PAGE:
The Twitter Engineering Blog

Information from Twitter's engineering team about our technology, tools and events.

Results from Engineering for: 2010

Hack Week

Here at Twitter, we make things. Over the last five weeks, we’ve launched the new Twitter and made significant changes to the technology behind, deployed a new backend for search, and refined the algorithm for trending topics to make them more real-time.


Twitter's New Search Architecture

If we have done a good job then most of you shouldn’t have noticed that we launched a new backend for search on during the last few weeks! One of our main goals, but also biggest challenges, was a smooth switch from the old architecture to the new one, without any downtime or inconsistencies in search results. Read on to find out what we changed and why.


Tool Legit

Hi, I’m @stirman, and I’m a tool.

Well, I build tools, along with @jacobthornton, @gbuyitjames and @sm, the Internal Tools team here at Twitter.


The Tech Behind the New

The redesign presented an opportunity to make bold changes to the underlying technology of the website. With this in mind, we began implementing a new architecture almost entirely in JavaScript. We put special emphasis on ease of development, extensibility, and performance. Building the application on the client forced us to come up with unique solutions to bring our product to life, a few of which we’d like to highlight in this overview.


My Awesome Summer Internship at Twitter

On my second day at Twitter, I was writing documentation for the systems I was going to work on (to understand them better), and I realized that there was a method in the service’s API that should be exposed but wasn’t. I pointed this out to my engineering mentor, Steve Jenson (@stevej). I expected him to ignore me, or promise to fix it later. Instead, he said, “Oh, you’re right. What are you waiting for?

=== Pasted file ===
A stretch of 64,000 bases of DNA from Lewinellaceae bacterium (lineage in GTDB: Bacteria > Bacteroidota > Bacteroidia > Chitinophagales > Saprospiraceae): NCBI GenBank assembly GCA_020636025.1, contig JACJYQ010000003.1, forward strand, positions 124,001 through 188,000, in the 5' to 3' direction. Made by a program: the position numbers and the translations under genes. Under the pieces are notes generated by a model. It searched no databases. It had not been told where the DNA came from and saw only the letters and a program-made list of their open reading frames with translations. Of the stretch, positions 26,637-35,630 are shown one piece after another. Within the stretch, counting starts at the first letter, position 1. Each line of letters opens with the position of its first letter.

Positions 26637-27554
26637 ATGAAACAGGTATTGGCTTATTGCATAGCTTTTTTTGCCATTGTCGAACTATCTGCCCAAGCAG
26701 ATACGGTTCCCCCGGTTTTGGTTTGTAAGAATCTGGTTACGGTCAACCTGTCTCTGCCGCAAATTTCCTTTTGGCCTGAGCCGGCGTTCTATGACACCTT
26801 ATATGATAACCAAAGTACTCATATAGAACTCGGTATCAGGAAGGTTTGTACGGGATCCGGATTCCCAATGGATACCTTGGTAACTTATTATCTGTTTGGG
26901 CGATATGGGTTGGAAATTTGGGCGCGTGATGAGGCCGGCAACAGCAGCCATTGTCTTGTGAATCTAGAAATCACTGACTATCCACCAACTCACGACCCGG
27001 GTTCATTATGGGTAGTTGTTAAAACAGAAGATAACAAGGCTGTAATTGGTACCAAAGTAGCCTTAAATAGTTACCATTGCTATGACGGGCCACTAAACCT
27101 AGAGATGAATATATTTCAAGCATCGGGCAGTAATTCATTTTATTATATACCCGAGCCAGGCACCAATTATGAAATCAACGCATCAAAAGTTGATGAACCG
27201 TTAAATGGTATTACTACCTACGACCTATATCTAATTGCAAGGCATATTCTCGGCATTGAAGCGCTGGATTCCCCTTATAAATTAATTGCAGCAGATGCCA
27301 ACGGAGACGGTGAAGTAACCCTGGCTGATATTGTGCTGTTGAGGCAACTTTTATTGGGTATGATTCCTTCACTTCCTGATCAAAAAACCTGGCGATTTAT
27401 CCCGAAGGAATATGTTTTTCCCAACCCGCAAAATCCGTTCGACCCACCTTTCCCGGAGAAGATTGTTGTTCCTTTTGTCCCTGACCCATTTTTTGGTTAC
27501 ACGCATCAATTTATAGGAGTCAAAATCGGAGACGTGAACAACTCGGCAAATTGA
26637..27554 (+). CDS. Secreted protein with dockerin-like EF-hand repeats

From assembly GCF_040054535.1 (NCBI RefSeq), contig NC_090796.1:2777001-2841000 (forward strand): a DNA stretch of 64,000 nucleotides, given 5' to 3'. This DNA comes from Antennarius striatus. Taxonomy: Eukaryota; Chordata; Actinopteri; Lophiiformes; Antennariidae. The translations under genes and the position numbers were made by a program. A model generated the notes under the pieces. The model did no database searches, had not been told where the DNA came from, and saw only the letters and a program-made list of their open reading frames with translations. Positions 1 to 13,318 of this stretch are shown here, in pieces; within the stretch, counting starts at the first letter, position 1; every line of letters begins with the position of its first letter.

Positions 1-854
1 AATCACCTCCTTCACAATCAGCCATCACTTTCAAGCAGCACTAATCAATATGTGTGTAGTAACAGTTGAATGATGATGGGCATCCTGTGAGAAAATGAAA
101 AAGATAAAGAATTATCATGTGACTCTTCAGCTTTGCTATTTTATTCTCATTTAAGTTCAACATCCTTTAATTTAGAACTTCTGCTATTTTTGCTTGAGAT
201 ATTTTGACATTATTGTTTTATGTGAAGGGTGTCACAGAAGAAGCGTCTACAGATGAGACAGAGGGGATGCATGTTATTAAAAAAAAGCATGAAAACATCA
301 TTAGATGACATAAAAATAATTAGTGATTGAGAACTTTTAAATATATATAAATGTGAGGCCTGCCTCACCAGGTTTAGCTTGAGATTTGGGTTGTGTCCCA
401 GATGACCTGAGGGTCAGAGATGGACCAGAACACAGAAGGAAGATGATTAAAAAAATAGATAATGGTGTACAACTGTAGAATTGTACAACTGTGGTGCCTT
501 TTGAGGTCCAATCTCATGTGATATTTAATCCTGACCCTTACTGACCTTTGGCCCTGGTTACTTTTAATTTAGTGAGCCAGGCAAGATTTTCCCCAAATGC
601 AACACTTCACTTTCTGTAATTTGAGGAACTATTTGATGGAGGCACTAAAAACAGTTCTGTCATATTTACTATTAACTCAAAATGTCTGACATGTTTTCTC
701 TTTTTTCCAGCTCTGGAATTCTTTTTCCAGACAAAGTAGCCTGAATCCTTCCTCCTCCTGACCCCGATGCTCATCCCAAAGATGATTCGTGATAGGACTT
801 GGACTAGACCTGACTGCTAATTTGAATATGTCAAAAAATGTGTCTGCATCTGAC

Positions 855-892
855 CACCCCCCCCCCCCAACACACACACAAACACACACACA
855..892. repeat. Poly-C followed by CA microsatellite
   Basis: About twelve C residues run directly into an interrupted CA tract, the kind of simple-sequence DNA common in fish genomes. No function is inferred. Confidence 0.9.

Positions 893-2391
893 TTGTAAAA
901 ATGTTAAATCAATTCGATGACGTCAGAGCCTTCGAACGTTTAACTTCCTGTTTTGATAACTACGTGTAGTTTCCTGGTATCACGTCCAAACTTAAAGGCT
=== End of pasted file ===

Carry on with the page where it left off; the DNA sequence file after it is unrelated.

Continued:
Twitter & Performance: An update

On Monday, a fault in the database that stores Twitter user records caused problems on both and our API. The short, non-technical explanation is that a mistake led to some problems that we were able to fix without losing any data.


Room to grow: a Twitter data center

Later this year, Twitter is moving our technical operations infrastructure into a new, custom-built data center in the Salt Lake City area. We’re excited about the move for several reasons.


Murder: Fast datacenter code deploys using BitTorrent

Twitter has thousands of servers. What makes having boatloads of servers particularly annoying though is that we need to quickly get multiple iterations of code and binaries onto all of them on a regular basis. We used to have a git-based deploy system where we’d just instruct our front-ends to download the latest code from our main git machine and serve that. Unfortunately, once we got past a few hundred servers, things got ugly.


Cassandra at Twitter Today

In the past year, we’ve been working with the Apache Cassandra open source distributed database. Much of our work there has been out in the open, since we’re big proponents of open source software. Unfortunately, lately we’ve been less involved in the community because of more pressing concerns and have created some misunderstandings.


A Perfect Storm.....of Whales

Since Saturday, Twitter has experienced several incidences of poor site performance and a high number of errors due to one of our internal sub-networks being over-capacity. We’re working hard to address the core issues causing these problems—more on that below—but in the interests of the open exchange of information, wanted to pull back the curtain and give you deeper insight into what happened and how we’re working to address this week’s poor site performance.